Poor sleep, depression and a weakened immune system are all inexorably related (poor sleep causes depression and vice versa) and each increases the risk of pregnancy complications (Science Daily). Unfortunately sleep medication is usually not an option during pregnancy, but there are many methods you can use to try to improve the quality of your sleep.

Five ways to better sleep

1) Try not to worry

As hard as it may sound, lying in bed worrying about the fact that you cannot sleep is only going to make your problem spiral. If insomnia strikes, don’t wait it out in bed – you are actually more likely to get back to sleep sooner if you get up and move about, engaging in mild, relaxing activity until your head is ready to hit the pillow.

2) Know your enemy

Insomnia has multiple symptoms, the most commonly known being the classic issue of going to bed only to find sleep impossible. Waking up early, finding it difficult to wake in the morning or regularly waking during the night are all other signals of insomnia, but then again you may feel sleepy for entirely different reasons altogether.

Daytime drowsiness can just mean you need more sleep – but sometimes it indicates underlying medical conditions like anaemia or sleeping disorders such as sleep apnoea, so it is very important to get your fatigue checked out and diagnosed accordingly. Even if your doctor confirms that it is just another symptom of pregnancy, it’s worth being able to rule sleep apnoea etc out as these can have a detrimental effect on your pregnancy and birth.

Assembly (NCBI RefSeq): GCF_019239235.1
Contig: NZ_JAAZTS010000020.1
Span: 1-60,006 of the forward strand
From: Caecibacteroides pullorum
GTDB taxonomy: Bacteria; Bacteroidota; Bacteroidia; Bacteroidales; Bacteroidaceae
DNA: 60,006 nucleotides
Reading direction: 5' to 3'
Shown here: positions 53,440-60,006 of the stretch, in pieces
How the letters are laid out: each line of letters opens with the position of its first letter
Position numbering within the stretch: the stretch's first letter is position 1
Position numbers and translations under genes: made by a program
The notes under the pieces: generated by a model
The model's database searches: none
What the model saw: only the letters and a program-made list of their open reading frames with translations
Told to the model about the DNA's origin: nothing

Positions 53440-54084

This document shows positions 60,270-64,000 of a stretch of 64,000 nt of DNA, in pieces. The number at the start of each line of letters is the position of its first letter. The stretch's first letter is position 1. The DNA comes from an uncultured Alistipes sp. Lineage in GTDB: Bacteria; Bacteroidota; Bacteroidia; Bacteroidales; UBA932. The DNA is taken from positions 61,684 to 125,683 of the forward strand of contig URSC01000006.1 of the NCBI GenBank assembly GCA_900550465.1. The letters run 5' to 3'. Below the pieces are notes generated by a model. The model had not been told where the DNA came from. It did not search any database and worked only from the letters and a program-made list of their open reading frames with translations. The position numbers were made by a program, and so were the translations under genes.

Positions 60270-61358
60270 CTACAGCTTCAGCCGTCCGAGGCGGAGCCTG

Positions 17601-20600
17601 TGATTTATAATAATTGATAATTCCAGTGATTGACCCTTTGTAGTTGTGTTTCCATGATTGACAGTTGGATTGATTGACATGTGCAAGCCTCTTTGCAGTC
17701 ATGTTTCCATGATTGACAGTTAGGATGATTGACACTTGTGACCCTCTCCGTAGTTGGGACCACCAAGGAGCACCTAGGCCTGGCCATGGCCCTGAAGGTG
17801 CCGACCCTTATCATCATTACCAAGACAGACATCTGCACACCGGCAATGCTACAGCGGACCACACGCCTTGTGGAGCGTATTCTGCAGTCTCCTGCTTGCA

3) Relax through exercise

Whether you’re new to exercise or already have a regime in place prior to getting pregnant, moderate activity can be helpful to you during pregnancy for several different reasons. If you suffer a bad back, exercising can help strengthen your core and ease discomfort while well-timed aerobic activity – not too close to bedtime – can be an excellent cure for insomnia.

If you struggle to sleep during pregnancy, why not consider using exercise as a form of relaxation? Classes in prenatal yoga and aquatic exercise are both very popular and widely available, but there are many other possibilities too.

In contrary to what you may have been told by your family and friends, pregnancy is not normally a reason to give up your daily dose of cardio. In fact, cardiovascular exercise can help your body to build a larger, more efficient placenta for your baby – and there are many other benefits too. You will need to take things carefully, though, and avoid certain activities like contact sports; if you are unsure which activities are classified as safe, consult your physician.

4) Sleep well-supported